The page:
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Today's Stichomancy for Mel Gibson

The first excerpt represents the past or something you must release, and is drawn from Agnes Grey by Anne Bronte:

to keep up my spirits, and impart a relish to the cup of cold, overdrawn tea, and a charm to the otherwise unsightly table; and - I had almost said - to Miss Matilda's unamiable face. But she soon betook herself to the stables, and left me to the quiet enjoyment of my solitary meal.


MISS MURRAY now always went twice to church, for she so loved admiration that she could not bear to lose a single opportunity of obtaining it; and she was so sure of it wherever she showed herself, that, whether Harry Meltham and Mr. Green were there or not, there was certain to be somebody present who would not be

Agnes Grey
The second excerpt represents the present or the deciding factor of the moment, and is drawn from Maid Marian by Thomas Love Peacock:

she was a sort of prisoner on parole: she had obtained this indulgence by means of an obsolete habit of always telling the truth and keeping her word, which our enlightened age has discarded with other barbarisms, but which had the effect of giving her father so much confidence in her, that he could not help considering her word a better security than locks and bars.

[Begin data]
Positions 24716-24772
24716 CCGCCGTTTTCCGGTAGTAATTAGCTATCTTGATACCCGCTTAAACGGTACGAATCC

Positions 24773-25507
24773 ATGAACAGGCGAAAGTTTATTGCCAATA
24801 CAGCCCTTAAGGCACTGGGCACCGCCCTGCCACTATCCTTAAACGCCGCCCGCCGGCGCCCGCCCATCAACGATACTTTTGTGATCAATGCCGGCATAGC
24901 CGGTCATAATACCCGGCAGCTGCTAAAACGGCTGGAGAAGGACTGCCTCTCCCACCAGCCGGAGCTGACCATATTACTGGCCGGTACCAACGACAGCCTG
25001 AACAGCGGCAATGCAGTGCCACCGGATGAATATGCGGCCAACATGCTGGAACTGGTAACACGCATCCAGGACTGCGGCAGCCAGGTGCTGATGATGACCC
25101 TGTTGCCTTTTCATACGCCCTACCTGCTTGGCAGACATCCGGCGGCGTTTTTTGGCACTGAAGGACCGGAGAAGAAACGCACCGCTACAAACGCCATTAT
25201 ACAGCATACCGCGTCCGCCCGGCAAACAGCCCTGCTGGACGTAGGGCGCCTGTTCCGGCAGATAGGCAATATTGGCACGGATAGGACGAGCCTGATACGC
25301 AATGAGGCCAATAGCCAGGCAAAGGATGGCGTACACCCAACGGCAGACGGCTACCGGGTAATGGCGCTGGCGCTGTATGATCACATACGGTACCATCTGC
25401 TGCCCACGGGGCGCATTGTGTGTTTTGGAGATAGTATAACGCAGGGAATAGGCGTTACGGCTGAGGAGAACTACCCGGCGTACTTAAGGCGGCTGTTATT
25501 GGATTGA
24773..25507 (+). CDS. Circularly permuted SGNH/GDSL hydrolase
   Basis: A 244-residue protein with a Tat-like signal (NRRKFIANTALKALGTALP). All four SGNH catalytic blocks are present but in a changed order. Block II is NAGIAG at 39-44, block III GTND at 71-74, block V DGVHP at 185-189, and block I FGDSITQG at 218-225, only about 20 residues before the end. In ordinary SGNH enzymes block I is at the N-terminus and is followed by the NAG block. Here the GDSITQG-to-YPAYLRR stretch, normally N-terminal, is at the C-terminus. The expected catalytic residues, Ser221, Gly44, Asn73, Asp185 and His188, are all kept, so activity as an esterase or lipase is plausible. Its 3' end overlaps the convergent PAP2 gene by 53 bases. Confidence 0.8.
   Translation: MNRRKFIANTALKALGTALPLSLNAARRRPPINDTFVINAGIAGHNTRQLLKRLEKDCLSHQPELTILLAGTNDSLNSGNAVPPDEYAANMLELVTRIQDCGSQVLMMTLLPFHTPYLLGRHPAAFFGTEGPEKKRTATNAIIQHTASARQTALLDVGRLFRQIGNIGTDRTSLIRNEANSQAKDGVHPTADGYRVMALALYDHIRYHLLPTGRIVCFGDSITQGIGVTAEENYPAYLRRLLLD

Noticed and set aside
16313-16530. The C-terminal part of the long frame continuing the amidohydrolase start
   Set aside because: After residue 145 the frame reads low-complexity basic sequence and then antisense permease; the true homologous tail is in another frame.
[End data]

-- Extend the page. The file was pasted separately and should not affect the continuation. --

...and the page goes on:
The baron had been one of the last to hear of the rumours of the new outlaws of Sherwood, as Matilda had taken all possible precautions to keep those rumours from his knowledge, fearing that they might cause the interruption of her greenwood liberty; and it was only during her absence at Gamwell feast, that the butler,

The third excerpt represents the future or something you must embrace, and is drawn from The Island of Doctor Moreau by H. G. Wells:

At last we drew near the westward extremity of the island. We came upon the gnawed and mutilated body of the puma, its shoulder-bone smashed by a bullet, and perhaps twenty yards farther found at last what we sought. Moreau lay face downward in a trampled space in a canebrake. One hand was almost severed at the wrist and his silvery hair was dabbled in blood. His head had been battered in by the fetters of the puma. The broken canes beneath him were smeared with blood. His revolver we could not find. Montgomery turned him over. Resting at intervals, and with the help of the seven Beast People (for he was a heavy man), we carried Moreau back to the enclosure.

The Island of Doctor Moreau